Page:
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POP and IMAP DNS to Point to Office 365 Instead of Cornell Systems Early December

Related services: Email for Faculty and Staff


In early December, the DNS records for pop.cornell.edu, imap.cornell.edu, and smtp.cornell.edu will change from pointing to Cornell systems to pointing to Office 365. These addresses have no interaction with any email account that has been automatically configured with an Exchange-protocol connection (including all Outlook-branded apps), and the change should have no effect on the operation of working POP or IMAP accounts on current, supported, and even reasonably recent older email applications. 
 
The change was originally planned for September 17, then delayed to September 24 to allow more time for people to prepare. Because of the important role email serves, the change is now going to occur in early December. 
 
In the intervening time, members of the Cornell community who use POP or IMAP to connect to Office 365 will be advised to:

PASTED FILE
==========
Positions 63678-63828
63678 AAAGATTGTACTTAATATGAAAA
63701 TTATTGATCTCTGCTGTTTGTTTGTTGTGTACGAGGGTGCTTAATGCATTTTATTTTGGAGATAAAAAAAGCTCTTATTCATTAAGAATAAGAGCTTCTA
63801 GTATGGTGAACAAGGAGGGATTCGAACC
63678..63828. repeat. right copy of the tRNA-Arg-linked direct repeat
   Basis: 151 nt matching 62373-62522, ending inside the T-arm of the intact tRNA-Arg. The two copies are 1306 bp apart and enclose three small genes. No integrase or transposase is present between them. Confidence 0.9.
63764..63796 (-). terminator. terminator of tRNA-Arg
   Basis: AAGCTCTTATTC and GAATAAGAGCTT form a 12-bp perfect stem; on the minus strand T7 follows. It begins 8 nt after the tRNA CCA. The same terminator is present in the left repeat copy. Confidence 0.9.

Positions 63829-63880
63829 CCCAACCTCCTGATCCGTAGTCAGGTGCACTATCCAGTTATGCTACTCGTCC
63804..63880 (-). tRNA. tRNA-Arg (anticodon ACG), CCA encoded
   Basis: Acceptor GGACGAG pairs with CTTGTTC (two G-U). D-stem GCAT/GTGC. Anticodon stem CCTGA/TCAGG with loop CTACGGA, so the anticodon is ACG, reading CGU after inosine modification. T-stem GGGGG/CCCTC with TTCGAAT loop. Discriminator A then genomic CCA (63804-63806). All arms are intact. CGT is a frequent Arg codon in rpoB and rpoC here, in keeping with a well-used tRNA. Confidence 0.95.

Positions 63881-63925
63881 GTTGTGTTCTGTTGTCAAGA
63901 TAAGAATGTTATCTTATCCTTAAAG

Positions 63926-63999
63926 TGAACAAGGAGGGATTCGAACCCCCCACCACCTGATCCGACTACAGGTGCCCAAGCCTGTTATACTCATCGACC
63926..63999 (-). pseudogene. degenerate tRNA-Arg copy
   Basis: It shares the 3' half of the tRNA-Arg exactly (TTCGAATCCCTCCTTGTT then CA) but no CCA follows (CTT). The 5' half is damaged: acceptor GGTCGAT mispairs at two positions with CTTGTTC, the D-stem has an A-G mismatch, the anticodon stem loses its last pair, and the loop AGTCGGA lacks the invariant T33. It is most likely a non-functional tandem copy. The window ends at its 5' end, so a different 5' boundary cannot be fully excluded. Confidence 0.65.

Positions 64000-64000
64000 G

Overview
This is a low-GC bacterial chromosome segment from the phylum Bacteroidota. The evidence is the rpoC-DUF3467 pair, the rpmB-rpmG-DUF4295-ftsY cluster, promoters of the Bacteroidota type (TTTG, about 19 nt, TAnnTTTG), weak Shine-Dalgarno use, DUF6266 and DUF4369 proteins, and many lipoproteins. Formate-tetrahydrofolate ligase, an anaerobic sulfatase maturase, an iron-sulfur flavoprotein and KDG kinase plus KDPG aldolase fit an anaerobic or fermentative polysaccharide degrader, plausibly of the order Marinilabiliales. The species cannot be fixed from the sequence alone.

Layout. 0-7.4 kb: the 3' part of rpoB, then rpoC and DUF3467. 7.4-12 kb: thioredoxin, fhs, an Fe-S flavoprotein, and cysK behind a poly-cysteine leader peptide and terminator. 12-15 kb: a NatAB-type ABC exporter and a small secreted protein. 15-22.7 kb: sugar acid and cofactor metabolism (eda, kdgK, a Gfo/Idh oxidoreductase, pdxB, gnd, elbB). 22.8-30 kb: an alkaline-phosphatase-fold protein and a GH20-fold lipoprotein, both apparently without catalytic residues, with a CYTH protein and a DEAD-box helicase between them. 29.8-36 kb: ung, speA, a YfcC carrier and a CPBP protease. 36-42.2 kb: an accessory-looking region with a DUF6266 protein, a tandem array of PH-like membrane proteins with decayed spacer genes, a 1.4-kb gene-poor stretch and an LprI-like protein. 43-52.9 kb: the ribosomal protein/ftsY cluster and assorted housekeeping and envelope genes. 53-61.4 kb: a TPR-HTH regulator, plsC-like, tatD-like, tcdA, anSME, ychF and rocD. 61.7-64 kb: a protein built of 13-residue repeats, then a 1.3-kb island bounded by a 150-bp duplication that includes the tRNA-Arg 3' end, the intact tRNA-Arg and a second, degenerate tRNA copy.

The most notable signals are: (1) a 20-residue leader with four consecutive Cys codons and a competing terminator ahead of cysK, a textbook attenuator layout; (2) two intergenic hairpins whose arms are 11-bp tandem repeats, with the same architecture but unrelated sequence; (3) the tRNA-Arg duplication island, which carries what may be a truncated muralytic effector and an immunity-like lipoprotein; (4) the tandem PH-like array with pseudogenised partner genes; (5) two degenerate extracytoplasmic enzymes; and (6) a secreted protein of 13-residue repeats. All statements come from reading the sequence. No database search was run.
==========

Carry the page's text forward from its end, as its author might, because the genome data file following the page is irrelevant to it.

Make sure they are using the latest version of their email applications.
 
Delete any non-working accounts they tried to connect to Office 365 using POP or IMAP. Any student with an account of this type, at the time of the change will see it activate and email sent to their Cornell account since July download to it. Though this will have no effect on their already-working account, and the new one can be deleted, the experience might be surprising.
 
If they experience an email interruption the date of the change, to consider using the Exchange option to connect to Office 365 available in most current email apps, potentially even the one they are currently using.
 
The exact date of the change will be provided as soon as it’s available.
 
While service disruptions to unsupported clients or changes associated with non-functional accounts would not be taken into consideration when updating most services, email and the reactions to changes to it are much more sensitive, and that is being taken into account with this decision to delay. However, there is a good chance that any client old enough to experience an issue has security problems and might have difficulties managing changes Microsoft or Google could make in the future to their mail services without notification or warning.

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